How to take care of Bare Root Perennials

Bare root Perennials are quite often better to plant in the garden than established plants out of a large container because establish plants are already root bound and can take very long to adapt to the garden. With a bare root perennial, as soon as you plant it and water it, it will begin to develop on its root system and settle right away.

As soon as you receive your plants, inspect them. The roots should look healthy and have no soft fungi spots. They may be a little moist but not soaking wet. A bit of mould on the roots and packing material will not cause problems. However there are some roots that need to be in a dry state when shipped for example bearded Iris roots need to be in a very dry state because they are prone to a lot of mould. (see how to care for Bearded Iris )

It's best to plant upon receipt so it helps to have the beds ready. If you cannot plant right away, you can store plants in a cool dark place for a day or two. Never let plants freeze. Keep the plants inside their packaging, and make sure packing material remains moist.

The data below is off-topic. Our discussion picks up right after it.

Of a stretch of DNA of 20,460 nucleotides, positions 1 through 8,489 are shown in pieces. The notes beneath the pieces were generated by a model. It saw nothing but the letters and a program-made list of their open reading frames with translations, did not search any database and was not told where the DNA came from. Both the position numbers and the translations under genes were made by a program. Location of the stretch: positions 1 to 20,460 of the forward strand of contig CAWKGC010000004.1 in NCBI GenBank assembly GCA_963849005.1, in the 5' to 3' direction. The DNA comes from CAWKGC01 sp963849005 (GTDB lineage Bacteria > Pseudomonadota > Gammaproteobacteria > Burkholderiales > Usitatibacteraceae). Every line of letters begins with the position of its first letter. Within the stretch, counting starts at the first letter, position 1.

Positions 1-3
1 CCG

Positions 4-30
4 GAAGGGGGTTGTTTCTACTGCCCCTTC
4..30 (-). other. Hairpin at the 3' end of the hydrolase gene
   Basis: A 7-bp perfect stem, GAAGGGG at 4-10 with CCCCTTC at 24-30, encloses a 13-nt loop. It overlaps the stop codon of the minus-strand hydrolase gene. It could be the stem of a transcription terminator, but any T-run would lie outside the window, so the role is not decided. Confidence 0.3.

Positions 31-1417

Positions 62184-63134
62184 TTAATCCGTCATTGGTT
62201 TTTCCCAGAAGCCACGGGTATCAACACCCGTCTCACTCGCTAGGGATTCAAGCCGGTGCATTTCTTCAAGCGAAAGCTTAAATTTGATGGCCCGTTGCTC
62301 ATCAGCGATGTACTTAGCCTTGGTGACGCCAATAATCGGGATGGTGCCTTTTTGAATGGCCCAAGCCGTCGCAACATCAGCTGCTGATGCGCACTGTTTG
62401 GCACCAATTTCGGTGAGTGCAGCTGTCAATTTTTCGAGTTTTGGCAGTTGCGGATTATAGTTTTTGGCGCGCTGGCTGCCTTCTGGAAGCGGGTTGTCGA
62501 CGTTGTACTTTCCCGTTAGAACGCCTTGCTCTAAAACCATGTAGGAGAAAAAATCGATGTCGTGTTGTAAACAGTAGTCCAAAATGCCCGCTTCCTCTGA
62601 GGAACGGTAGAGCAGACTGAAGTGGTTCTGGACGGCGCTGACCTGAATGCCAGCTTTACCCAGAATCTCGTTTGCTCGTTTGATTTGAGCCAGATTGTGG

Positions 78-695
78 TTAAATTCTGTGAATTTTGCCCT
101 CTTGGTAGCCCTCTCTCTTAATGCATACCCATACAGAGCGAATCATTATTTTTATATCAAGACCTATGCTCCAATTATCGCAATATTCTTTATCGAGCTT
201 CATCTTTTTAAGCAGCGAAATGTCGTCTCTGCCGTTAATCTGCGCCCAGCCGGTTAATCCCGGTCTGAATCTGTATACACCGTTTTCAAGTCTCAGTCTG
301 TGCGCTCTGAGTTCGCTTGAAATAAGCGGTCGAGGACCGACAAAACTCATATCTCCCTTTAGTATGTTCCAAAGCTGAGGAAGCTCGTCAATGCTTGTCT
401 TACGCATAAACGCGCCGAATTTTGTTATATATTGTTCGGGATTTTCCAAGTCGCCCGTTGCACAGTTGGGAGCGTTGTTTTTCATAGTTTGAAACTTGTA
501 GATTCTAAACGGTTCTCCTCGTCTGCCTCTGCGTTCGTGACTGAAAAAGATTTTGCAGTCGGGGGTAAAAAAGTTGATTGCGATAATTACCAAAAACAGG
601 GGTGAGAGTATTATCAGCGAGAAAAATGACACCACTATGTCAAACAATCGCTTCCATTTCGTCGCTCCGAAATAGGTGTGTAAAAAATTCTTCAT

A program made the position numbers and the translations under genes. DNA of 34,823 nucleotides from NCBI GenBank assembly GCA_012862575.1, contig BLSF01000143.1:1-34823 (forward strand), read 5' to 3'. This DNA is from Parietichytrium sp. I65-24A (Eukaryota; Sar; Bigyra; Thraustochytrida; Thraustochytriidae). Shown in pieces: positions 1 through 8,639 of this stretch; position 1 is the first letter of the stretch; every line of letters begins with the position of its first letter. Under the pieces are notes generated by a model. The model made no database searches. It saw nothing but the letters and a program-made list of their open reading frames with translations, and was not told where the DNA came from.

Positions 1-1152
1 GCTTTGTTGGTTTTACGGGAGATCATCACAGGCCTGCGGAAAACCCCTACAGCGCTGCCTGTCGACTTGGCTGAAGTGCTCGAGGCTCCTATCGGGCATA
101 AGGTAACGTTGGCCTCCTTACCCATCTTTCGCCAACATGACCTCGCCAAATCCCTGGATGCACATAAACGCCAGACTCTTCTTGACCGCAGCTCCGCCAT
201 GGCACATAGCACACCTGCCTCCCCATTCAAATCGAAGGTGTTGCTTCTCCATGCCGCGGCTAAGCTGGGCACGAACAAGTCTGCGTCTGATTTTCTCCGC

Remove plants from their packing material, ready for planting and prune away any damaged roots. Soak the roots in water in the shade while you prepare the bed. Most Perennials prefer partial sun and well-drained Soil.

Each packet will have the printing instruction on the back to determine the depth of the planting hole you'll need. If the plant has top growth, you'll be able to see the original Soil line. If there is no top growth, you'll want to set the plant so the crown the top of the roots where the stems will emerge sits at or just below the Soil line.

For best results build a cone of Soil in the bottom of the planting hole. Do not add fertilizer to the planting hole as it may burn new roots. Place the plant in the hole and spread the roots around the cone of Soil. Gently fill in the hole, firming the soil as you go. Leave a slight depression around the plant to hold water. Water the plant, saturating the soil around the plant, so it can begin working on its root system

Always keep your plants watered during their 12 weeks. A weekly deep soaking will encourage a root system. Apply a layer of compost each spring to provide nutrients and maintain soil health. Fertilise each early spring with some organic fertiliser

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